Updated: 10/10/16 : 06:34:01
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No Sligo search for missing schoolboy carried out

Gardai have failed to confirm links between the paedophile DJ, Eamon Cooke, and the disappearance of Philip Cairns, as the 30th anniversary of the schoolboy's last sighting approaches.  

However in a surprising move it has been confirmed that expected searches of properties linked to Cooke in Sligo and Dublin have not taken place.

Cooke' ex wife claimed that he bought a site in Aclare, near Tubbercurry in south Sligo.

In June, gardaí were expected to bring in forensic experts with specialist equipment to examine the land and determine where soil movements have taken place over the past three decades.

Another four properties in the Tallaght/Rathfarnham area of south county Dublin, which Cooke had been using to erect masts to extend the signal coverage of his station, Radio Dublin were also expected to be examined.

It was also confirmed that gardaí would have the services of a forensic anthropologist and a forensic archaeologist on stand-by in case skeletal remains are found.

Cooke died in June in a Dublin hospice in his 80th year. He was father of 11.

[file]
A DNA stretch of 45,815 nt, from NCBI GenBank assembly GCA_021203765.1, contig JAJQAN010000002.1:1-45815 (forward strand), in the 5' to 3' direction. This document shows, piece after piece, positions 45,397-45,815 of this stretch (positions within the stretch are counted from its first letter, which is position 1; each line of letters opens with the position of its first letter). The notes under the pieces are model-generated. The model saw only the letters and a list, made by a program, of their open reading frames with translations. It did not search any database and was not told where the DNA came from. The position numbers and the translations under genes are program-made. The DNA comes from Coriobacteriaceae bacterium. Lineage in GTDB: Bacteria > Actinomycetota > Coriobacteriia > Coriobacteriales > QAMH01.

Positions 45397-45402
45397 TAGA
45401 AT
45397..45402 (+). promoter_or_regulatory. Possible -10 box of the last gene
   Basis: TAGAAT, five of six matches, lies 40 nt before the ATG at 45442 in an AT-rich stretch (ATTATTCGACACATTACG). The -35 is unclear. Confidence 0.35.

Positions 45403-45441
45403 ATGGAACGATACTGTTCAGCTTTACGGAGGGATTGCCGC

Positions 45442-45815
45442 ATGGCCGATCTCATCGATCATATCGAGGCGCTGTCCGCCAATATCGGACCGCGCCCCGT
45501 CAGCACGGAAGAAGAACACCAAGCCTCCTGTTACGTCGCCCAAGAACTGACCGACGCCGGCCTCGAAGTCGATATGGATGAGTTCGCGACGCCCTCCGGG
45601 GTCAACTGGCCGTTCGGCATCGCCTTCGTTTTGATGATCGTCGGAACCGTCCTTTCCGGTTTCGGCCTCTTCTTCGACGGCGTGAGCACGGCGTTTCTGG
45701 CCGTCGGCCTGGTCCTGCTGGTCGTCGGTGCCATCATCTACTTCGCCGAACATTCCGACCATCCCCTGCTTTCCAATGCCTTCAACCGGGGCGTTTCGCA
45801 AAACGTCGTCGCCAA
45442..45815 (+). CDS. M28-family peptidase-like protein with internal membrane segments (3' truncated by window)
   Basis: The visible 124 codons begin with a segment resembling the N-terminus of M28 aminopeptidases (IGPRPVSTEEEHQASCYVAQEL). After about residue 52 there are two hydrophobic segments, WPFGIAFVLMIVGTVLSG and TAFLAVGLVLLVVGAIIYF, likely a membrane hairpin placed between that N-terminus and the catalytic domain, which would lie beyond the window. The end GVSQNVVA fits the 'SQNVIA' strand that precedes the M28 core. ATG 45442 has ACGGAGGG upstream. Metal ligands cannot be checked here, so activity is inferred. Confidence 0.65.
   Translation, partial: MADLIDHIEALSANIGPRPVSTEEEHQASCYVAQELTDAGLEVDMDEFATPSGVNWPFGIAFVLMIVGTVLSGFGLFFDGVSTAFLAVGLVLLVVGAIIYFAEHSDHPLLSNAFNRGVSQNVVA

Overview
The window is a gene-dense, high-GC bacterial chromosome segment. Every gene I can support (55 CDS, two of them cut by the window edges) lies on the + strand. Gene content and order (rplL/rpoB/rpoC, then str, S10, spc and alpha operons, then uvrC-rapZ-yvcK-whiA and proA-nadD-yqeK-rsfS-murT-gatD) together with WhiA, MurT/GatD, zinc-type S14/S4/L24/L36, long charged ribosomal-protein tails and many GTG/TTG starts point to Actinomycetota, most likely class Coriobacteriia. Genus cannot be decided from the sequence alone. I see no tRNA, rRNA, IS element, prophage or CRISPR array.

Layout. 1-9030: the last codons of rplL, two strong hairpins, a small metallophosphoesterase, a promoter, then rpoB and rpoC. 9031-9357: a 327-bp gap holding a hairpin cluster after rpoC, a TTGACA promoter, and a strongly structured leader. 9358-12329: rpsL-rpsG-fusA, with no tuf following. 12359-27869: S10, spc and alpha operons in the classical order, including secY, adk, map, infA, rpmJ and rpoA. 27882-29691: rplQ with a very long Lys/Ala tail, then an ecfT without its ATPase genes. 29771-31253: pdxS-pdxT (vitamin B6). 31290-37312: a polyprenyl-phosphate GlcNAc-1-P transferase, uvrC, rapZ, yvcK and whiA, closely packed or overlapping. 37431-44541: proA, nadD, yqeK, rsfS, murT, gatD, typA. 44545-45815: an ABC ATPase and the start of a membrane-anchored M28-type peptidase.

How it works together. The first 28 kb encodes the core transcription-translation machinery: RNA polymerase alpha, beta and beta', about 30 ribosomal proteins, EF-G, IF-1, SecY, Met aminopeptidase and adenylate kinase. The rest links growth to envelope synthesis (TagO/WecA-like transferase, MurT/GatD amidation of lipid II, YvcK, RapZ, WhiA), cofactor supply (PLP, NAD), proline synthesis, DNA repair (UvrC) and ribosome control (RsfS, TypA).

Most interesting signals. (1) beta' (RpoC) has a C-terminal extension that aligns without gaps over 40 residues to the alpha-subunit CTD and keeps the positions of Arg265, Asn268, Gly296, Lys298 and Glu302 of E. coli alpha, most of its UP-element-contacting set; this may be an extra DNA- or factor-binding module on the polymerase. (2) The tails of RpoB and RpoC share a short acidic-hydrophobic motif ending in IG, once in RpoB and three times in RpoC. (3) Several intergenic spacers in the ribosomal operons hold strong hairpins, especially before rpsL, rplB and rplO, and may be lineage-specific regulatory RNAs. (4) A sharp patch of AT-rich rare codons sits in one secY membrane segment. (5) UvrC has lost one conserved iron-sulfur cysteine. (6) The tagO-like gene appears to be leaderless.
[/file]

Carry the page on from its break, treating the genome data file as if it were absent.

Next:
A team of detectives are still analysing hundreds of Cooke's personal records and documents which his family released to gardai after his death.

The investigation into Cooke, a predatory paedophile, was launched after a key witness made a statement in May to say she saw the DJ attack Philip Cairns in his Radio Dublin studio when she was nine years old.

However, the woman was registered as being in school on the day the 13-year-old boy disappeared in October, 1986. Detectives have also failed to reconcile the witness's account with other evidence that suggested that she first encountered Eamon Cooke some time after Cairns went missing.


The anomalies have further dampened hopes of solving the boy's mysterious disappearance 30 years ago this month.

It emerged in August that there was no forensic evidence to link Cooke to the crime. Garda confirmed DNA samples taken from Philip Cairns's schoolbag, which was found near his home, do not match those of Cooke.

The woman first contacted Gardai in 2011, but she did not make a formal statement until May this year, as Cooke was dying.

Despite some anomalies, gardai have corroborated other aspects of the woman's statement and are continuing to investigate Cooke in connection with Philip Cairns.

The supposed involvement of Eamon Cooke in the boy's disappearance has generated enormous renewed interest and social media debate about what may have happened to Philip Cairns.